People who used an experimental hepatitis B virus (HBV) core protein inhibitor along with nucleoside/nucleotide analogues saw greater reductions in HBV viral load and residual HBV genetic material, which could lead to a functional cure with longer follow-up, according to a study presented at the 2019 International Liver Congress in Vienna.
The novel treatment was well tolerated, and the rapid, deep declines in HBV DNA and RNA could promote the loss of cccDNA (covalently closed circular DNA), an intermediate form that persists in the nucleus of liver cells and presents a barrier to a cure, said Jay Lalezari, MD, of Quest Clinical Research in San Francisco.
HBV is difficult to treat in part because cccDNA, which carries the genetic blueprint of the virus, can lie dormant in liver cells, evading both the immune system and standard treatment. Over years or decades, chronic HBV infection can lead to liver cirrhosis (scarring), liver cancer and end-stage liver failure requiring a transplant.
Nucleoside/nucleotide antivirals such as Viread (tenofovir disiproxil fumarate), Vemlidy (tenofovir alafenamide) and Baraclude (entecavir) can suppress HBV replication during therapy—indicated by low or undetectable HBV DNA—but they don’t completely eliminate the virus, don’t prevent formation of cccDNA and usually do not lead to a cure, traditionally indicated by hepatitis B surface antigen (HBsAg) loss.
ABI-H0731, from Assembly Biosciences, is a core protein allosteric modifier (CpAM) that targets the HBV core protein. It interferes with multiples steps of the viral lifecycle, including cccDNA formation.
Lalezari presented interim findings from a pair of Phase IIa studies that evaluated ABI-H0731 in people with chronic hepatitis B and absent to moderate liver fibrosis.
Study 201 included 47 hepatitis B e antigen (HBeAg) positive and 26 HBeAg negative people on nucleoside/nucleotide analogues (mostly Viread or Vemlidy) with suppressed HBV DNA. They were randomly assigned to add either once-daily oral ABI-H0731 or a placebo.
Study 202 included 25 previously untreated HBeAg positive people with unsuppressed HBV. They were randomized to receive Baraclude plus either ABI-H0731 or a placebo. After 24 weeks, people in both studies could opt to join an ongoing open-label extension study.
In both studies, the ABI-H0731 combination regimen led to faster, steeper and larger declines in HBV viral load starting at week 2. In Study 201, people who added ABI-H0731 had a mean HBV RNA decline of 2.34 log at 12 weeks, compared with 0.05 log in the placebo group. Although most people had not yet reached this time point, the declines at 24 weeks were 2.20 log and 0.15 log, respectively.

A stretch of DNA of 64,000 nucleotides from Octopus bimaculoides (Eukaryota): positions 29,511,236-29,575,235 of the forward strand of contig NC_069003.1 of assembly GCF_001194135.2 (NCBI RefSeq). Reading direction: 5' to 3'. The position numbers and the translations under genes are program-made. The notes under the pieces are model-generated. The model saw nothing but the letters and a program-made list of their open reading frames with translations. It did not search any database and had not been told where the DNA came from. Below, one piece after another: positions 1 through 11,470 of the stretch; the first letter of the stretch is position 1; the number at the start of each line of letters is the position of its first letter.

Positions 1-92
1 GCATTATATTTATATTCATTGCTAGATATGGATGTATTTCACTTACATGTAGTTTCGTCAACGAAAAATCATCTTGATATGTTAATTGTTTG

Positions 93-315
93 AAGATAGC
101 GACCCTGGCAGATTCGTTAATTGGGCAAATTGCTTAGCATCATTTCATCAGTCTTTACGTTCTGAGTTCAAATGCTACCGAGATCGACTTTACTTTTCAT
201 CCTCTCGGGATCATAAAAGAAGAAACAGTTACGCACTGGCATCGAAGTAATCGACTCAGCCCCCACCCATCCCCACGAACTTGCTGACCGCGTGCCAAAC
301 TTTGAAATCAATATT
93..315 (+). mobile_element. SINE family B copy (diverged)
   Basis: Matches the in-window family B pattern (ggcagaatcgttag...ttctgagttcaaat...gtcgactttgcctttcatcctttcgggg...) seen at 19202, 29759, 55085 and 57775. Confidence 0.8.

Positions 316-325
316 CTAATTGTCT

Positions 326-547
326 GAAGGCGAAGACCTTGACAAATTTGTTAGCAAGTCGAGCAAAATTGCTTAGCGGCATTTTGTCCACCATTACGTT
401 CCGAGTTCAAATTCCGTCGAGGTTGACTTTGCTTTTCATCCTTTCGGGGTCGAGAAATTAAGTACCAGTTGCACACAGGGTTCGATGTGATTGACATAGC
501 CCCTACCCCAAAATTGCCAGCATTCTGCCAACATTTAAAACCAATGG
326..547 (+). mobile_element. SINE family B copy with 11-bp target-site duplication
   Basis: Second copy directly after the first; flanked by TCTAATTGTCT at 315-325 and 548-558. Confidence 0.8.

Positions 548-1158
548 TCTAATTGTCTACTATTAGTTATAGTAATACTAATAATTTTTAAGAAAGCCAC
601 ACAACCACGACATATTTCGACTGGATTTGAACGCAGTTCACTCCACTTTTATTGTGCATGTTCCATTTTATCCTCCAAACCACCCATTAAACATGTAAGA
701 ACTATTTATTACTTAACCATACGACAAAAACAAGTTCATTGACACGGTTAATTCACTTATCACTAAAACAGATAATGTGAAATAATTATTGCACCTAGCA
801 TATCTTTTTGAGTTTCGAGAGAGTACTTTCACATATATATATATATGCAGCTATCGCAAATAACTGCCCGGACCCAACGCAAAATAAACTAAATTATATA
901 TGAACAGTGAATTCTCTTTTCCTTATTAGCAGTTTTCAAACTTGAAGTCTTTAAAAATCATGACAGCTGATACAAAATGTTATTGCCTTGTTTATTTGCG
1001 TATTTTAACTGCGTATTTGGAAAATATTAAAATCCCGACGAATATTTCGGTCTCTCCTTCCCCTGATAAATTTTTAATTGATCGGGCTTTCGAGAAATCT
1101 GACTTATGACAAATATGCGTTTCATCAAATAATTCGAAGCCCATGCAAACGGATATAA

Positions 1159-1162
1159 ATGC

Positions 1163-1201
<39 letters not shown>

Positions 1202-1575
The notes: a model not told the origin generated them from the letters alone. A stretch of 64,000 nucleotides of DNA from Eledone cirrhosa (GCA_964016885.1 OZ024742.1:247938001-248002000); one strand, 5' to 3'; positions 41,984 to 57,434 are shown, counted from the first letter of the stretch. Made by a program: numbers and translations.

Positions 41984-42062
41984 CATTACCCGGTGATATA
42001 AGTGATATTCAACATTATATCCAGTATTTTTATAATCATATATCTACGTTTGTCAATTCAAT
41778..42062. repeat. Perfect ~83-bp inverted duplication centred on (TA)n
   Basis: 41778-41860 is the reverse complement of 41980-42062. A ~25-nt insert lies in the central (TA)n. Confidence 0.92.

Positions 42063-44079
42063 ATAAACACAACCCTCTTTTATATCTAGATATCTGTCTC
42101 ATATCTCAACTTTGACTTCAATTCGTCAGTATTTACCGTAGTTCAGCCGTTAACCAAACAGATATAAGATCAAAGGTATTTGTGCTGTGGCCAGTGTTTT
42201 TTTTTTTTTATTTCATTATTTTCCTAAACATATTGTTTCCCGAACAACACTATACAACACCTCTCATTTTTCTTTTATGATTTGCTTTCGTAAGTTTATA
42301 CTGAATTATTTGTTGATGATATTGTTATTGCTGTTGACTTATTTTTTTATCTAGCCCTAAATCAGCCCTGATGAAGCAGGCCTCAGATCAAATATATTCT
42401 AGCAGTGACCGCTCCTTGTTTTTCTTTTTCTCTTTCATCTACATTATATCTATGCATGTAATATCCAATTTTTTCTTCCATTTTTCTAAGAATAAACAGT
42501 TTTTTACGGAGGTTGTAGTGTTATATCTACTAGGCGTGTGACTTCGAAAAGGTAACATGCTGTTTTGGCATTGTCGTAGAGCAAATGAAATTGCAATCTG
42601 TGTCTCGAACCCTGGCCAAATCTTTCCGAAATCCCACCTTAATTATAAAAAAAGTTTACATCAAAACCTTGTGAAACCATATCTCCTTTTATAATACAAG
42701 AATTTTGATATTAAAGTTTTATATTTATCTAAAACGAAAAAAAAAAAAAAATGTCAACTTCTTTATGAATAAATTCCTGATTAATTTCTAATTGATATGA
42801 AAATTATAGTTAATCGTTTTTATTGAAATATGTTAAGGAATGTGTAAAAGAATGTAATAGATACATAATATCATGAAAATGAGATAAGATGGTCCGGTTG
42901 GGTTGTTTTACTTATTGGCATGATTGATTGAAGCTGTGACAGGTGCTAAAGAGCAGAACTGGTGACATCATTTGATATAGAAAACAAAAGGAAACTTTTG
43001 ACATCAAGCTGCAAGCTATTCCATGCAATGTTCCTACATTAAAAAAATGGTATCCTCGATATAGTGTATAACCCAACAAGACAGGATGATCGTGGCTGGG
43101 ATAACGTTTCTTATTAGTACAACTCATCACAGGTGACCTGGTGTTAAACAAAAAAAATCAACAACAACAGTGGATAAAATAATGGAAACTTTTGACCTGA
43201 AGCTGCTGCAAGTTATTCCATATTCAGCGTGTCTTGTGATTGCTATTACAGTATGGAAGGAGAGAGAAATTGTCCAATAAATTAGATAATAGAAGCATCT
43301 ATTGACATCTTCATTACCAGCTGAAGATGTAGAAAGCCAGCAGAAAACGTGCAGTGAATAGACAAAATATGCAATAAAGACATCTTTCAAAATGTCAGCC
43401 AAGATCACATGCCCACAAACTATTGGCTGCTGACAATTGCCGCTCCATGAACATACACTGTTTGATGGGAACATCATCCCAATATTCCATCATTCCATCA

In Study 202—those who started treatment with unsuppressed virus—HBV DNA declined by 4.54 log at week 12 and by 5.94 log at week 24 in the combination therapy group, compared with 3.29 log and 3.99 log, respectively, in the Baraclude-only group. Differences in HBV RNA were even greater: a decline of 2.27 log at week 12 and 2.54 log at week 12 in the combination group versus 0.44 log and 0.61 log, respectively, in the Baraclude-only group.
Among Study 201 participants who reached the 24-week time point, sensitive tests to detect low-level HBV DNA showed that residual virus was not eliminated using nucleoside/nucleotide analogues alone, but it fell below the level of detection in five of the six people who added ABI-H0731.
Treatment was generally safe and well tolerated and no serious adverse events, treatment interruptions or treatment-related discontinuations were reported, according to Lalezari.
Eliminating residual HBV DNA will likely be required to prevent new cccDNA formation, and this will be a critical milestone for a cure, Lalezari said. He added that a decrease in cccDNA and declines in HBeAg and and HBsAg are anticipated to follow the elimination of residual virus, and this will be explored in the extension study.
“This interim analysis of two studies supports that ABI-H0731 in combination with [nucleoside/nucleotide analogues] appears to provide rapid, enhanced anti-HBV activity,” Lalezari said in a conference press release. “Although decreases in HBeAg and HBsAg in some individuals have been observed in both studies, it is too early to draw meaningful conclusions about this endpoint. The accelerated decline and significant loss of baseline RNA and DNA viremia suggest that combination therapy with a core inhibitor plus [nucleoside/nucleotide analogues] may enhance loss of cccDNA and viral antigen once residual viremia has been fully cleared.”
Despite these promising findings, Assembly reportedly has decided not to further develop ABI-H0731, but it is working on more potent core protein inhibitors. A Phase Ib dose-finding study of ABI-H2158 is currently underway and ABI-H3733 is expected to enter Phase Ia studies early next year, according to the company.
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